The work of planning and presenting a retreat can be daunting. But according to these veterans of the ministry, it’s well worth it.
“We had no idea what we were doing when we started ‘Journey to Joy’ (an annual retreat held at Church of the Nativity),” said Vogliardo. “We prayed about it, and we talked to friends about what they wanted in a retreat.
“And we learned — this year was our sixth ‘Journey to Joy.’”
It’s a gratifying endeavor, according to Elder, if you keep one goal in mind.
“If you can touch just one person,” she said, “it’s worth it. It’s worth all the planning and everything.
“Because you never know what one person is going to do. That one person could go out and touch so many.”
Upcoming women’s retreats
Tekakwitha Women’s Retreat
Come enjoy the beauty of God’s creation at Prairie Star Ranch in Williamsburg.
This women’s retreat offers large group and breakout sessions, individ- ual reflection, Mass, eucharistic ado- ration, reconciliation, free time, friend- ship, laughter and joy. Find the space to relax, rejuvenate and reconnect.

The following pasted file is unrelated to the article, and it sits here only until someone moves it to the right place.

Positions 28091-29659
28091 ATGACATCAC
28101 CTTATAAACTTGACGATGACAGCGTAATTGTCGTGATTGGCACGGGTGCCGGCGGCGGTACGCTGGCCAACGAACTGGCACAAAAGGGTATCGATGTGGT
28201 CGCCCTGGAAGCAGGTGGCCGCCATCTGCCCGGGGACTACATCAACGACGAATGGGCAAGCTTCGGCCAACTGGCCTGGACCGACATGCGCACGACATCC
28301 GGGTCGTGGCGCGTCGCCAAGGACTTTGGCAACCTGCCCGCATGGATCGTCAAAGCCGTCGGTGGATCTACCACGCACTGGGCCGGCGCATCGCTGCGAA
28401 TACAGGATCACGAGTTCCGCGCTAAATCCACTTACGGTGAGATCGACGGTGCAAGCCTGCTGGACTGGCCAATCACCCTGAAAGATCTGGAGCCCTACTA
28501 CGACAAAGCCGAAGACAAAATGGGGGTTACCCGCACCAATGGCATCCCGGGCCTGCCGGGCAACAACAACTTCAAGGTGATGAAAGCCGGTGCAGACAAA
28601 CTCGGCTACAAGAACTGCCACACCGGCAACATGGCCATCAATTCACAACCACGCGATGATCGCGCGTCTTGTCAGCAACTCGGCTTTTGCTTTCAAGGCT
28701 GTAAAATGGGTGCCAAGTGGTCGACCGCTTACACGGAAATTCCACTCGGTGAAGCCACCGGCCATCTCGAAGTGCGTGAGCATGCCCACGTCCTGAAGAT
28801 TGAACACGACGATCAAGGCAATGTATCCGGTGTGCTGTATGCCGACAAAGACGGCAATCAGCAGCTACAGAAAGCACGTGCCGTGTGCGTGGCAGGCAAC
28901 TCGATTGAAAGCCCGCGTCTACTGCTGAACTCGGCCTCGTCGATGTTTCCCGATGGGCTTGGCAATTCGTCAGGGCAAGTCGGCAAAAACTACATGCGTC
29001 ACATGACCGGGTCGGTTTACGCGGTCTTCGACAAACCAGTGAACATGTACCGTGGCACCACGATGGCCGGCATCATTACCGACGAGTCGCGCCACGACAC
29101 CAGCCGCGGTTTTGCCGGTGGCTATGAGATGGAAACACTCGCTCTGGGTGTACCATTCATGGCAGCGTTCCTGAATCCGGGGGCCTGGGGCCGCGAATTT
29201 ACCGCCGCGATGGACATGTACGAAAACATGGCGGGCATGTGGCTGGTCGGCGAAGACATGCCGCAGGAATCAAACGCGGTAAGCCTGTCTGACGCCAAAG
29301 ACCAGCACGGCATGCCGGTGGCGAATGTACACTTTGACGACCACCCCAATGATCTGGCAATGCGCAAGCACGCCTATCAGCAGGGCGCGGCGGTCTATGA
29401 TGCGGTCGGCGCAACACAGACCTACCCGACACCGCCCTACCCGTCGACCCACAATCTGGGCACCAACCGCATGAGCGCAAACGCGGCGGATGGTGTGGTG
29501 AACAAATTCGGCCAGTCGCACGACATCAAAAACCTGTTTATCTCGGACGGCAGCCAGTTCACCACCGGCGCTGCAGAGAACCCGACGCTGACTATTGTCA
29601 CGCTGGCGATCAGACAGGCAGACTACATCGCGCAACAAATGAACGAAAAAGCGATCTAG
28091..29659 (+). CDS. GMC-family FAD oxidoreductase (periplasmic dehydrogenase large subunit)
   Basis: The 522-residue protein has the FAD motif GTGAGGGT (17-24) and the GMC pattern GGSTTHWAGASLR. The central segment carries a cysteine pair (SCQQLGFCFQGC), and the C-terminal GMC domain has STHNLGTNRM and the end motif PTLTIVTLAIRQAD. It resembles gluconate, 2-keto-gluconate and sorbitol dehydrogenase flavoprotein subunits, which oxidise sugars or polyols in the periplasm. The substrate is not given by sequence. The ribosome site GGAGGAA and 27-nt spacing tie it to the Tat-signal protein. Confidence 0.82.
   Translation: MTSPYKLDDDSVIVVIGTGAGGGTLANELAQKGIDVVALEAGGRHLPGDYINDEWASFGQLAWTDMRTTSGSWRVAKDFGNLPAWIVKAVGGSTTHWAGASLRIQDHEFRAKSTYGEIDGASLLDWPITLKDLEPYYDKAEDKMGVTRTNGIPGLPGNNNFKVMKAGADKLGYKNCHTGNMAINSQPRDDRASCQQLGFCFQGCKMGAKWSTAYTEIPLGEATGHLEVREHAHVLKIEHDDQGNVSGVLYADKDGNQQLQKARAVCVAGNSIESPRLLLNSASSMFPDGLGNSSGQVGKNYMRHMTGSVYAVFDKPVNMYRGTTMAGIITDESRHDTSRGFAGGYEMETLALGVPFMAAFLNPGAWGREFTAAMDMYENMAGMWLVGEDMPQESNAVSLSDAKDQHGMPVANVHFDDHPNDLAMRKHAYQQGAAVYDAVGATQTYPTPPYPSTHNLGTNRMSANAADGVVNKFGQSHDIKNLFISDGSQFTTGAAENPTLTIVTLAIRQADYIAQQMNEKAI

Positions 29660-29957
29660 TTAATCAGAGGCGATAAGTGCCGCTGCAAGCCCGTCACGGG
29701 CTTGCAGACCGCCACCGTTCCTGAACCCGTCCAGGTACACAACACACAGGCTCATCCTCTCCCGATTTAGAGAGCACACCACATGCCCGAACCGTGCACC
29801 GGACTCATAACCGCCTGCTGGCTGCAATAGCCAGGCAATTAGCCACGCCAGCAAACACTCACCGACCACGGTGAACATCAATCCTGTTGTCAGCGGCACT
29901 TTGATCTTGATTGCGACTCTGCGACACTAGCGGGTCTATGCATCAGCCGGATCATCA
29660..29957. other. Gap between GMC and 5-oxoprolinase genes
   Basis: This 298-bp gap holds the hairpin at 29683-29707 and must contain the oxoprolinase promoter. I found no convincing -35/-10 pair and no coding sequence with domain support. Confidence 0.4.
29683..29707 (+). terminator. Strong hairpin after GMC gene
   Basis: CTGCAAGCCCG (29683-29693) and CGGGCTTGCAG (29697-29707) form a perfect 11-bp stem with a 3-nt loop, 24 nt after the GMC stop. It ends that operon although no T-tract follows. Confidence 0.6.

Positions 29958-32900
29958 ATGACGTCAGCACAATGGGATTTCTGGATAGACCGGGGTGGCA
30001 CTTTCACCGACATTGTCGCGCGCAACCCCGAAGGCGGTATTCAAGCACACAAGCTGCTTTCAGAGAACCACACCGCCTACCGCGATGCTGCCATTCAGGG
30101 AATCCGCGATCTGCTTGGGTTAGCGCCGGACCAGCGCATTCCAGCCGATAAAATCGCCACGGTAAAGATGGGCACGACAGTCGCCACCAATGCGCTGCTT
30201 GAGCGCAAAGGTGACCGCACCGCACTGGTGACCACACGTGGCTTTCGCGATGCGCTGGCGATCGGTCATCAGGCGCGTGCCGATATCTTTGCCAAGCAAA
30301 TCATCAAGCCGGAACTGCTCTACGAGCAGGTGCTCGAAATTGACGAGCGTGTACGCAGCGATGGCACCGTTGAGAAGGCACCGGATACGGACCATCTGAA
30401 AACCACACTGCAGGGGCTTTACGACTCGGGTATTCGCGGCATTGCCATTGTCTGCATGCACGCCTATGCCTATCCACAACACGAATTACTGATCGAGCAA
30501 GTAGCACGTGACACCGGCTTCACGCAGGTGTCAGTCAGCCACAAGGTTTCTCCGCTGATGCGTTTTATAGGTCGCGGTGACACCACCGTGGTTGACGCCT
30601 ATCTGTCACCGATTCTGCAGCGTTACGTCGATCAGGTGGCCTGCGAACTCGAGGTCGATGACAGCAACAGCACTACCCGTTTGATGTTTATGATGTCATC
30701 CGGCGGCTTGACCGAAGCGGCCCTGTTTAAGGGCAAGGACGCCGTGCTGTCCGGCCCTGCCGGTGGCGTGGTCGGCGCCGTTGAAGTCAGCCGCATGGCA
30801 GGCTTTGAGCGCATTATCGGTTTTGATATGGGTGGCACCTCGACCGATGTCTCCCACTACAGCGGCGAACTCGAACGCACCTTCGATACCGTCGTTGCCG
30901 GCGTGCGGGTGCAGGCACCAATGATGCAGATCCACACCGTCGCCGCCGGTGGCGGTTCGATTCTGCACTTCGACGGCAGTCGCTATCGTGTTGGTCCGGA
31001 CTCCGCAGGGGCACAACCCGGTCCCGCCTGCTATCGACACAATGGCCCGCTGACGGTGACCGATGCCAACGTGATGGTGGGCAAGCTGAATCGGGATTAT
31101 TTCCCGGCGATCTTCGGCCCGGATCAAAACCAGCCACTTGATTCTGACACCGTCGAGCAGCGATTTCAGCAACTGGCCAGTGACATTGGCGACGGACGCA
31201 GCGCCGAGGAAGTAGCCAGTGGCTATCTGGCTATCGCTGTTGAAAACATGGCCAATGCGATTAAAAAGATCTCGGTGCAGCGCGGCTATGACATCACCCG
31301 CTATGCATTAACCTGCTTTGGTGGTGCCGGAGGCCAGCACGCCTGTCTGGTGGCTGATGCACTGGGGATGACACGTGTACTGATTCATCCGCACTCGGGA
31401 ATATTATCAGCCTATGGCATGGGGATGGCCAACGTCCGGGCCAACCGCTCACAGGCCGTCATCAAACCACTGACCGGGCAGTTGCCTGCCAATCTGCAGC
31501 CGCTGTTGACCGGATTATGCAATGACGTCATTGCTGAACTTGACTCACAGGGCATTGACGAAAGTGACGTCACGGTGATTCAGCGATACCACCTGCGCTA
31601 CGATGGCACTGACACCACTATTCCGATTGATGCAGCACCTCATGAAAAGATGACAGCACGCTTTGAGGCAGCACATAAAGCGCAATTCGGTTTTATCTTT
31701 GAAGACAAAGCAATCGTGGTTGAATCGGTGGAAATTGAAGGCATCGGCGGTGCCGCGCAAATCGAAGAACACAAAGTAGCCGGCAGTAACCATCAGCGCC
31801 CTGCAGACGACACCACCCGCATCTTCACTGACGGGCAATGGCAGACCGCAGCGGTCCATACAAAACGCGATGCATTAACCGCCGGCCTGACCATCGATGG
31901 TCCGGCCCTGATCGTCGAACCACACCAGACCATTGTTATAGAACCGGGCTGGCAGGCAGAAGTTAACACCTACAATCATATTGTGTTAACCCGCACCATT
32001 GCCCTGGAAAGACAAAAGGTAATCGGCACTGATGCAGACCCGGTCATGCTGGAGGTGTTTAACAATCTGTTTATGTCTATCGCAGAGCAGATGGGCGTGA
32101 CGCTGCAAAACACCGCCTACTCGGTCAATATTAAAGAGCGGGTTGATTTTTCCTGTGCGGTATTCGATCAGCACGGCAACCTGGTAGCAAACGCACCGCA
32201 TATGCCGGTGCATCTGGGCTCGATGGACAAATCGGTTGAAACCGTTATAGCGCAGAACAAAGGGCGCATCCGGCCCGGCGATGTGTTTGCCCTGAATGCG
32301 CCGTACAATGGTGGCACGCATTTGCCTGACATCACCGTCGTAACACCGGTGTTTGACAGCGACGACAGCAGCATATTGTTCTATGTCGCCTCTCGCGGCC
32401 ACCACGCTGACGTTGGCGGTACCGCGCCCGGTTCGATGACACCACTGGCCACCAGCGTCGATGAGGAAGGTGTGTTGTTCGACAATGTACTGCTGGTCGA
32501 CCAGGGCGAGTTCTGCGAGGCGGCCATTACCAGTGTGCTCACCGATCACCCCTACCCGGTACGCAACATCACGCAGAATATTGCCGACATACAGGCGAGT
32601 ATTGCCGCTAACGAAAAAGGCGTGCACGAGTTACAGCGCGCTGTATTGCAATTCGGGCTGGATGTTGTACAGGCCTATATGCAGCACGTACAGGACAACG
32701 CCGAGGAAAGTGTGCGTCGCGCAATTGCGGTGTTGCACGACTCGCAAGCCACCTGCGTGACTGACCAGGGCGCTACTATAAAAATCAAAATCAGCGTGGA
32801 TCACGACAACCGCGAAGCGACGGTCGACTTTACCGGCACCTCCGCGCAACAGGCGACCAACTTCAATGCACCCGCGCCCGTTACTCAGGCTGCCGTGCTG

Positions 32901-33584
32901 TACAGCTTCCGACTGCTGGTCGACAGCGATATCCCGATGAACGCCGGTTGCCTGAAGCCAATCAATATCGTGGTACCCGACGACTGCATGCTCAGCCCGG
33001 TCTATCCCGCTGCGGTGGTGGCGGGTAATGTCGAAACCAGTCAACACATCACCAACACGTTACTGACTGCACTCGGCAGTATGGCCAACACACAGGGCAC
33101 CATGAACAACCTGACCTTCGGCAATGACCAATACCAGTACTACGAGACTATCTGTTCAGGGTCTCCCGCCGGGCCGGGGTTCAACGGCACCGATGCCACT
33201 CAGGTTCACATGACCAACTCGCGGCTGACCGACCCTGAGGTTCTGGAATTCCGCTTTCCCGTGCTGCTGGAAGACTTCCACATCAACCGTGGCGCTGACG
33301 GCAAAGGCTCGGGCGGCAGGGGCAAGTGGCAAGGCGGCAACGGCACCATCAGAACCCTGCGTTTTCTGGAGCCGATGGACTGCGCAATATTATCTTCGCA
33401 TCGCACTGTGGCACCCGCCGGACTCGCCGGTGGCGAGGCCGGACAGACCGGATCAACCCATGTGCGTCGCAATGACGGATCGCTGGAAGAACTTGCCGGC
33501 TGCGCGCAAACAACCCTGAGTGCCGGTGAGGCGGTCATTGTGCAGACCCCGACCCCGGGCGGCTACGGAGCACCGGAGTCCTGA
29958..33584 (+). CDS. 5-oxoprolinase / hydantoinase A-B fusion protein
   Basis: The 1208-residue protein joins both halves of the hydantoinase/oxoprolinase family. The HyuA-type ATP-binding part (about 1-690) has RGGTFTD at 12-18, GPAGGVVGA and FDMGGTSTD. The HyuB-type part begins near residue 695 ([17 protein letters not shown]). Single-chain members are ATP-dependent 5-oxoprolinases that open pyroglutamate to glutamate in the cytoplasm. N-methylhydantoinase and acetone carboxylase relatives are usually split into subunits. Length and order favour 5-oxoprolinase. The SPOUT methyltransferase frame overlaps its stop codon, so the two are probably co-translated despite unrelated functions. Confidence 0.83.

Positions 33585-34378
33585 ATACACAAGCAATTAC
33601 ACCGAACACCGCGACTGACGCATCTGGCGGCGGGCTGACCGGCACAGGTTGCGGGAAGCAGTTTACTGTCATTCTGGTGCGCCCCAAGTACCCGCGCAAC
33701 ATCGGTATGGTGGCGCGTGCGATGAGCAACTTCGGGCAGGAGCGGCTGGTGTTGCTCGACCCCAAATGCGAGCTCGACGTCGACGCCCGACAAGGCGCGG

For more information or to reg- ister for the retreat, go online to: archkck.org/camp-tekakwitha-womens-retreat/ or send an email to: firstname.lastname@example.org.
‘Renewed by His Love’ Women’s Conference
Join others for an event designed to help women understand that the damage, hard knocks and brokenness in life are repaired by the golden grace of Christ’s healing love.
This three-day women’s conference at Holy Trinity Parish in Lenexa includes inspirational guest speakers, a candlelight exposition of the Blessed Sacrament, opportunities to receive the sacrament of reconciliation, a wine and cheese social event, and Mass celebrated by Archbishop Joseph F. Naumann. For more information or to register for the conference, go online to: catholicwomensconferencekc.com.
Steps to planning a women’s retreat
Gather your planning team and begin praying
When organizing a team, keep in mind the expertise needed in areas of decorating, food, audio/visual support and publicity. Once your team is in place, begin praying daily for guidance from the Holy Spirit.
Identify your potential audience
Determine if your retreat will be limited to single women, mothers, seniors or open to everyone. This will help you focus on other elements.
Determine time and location
Choose a date that gives your team at least four months to plan, and a time frame that allows at least a half day for an effective retreat experience. The location will depend on the size and length of the retreat.
Pick a theme
While praying for guidance, always focus on a key Scripture passage — maybe one from the weekend of the retreat. Often, the theme is born out of that passage.